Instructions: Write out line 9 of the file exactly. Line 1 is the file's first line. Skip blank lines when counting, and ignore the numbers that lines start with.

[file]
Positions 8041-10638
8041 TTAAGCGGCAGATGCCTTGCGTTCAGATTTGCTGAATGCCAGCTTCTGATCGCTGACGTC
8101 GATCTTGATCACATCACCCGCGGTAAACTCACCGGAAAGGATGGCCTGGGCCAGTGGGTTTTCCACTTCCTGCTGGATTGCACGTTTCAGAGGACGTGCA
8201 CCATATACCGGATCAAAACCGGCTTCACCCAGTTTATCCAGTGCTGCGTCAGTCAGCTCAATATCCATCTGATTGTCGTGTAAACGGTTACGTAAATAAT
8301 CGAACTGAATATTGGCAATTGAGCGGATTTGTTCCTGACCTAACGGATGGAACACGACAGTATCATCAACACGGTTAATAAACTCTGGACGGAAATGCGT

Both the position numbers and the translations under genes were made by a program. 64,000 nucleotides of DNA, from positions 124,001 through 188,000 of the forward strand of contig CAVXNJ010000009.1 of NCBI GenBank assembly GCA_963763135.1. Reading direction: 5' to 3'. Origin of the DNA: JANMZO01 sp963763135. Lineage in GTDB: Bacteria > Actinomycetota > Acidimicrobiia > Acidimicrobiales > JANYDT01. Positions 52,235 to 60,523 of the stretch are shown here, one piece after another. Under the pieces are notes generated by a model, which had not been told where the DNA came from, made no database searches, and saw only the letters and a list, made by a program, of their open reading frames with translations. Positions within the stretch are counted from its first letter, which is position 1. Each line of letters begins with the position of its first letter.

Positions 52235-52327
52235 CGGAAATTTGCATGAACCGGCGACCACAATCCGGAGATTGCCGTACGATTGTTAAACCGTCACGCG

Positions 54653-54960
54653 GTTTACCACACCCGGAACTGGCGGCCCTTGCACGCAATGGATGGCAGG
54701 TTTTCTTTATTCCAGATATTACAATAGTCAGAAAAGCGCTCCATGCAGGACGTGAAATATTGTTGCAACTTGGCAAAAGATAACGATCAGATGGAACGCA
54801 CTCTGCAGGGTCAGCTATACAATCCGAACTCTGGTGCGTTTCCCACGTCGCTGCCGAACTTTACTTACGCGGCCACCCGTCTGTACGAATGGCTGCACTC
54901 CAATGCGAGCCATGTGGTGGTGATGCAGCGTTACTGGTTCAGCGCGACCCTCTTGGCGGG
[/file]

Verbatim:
Positions 54653-54960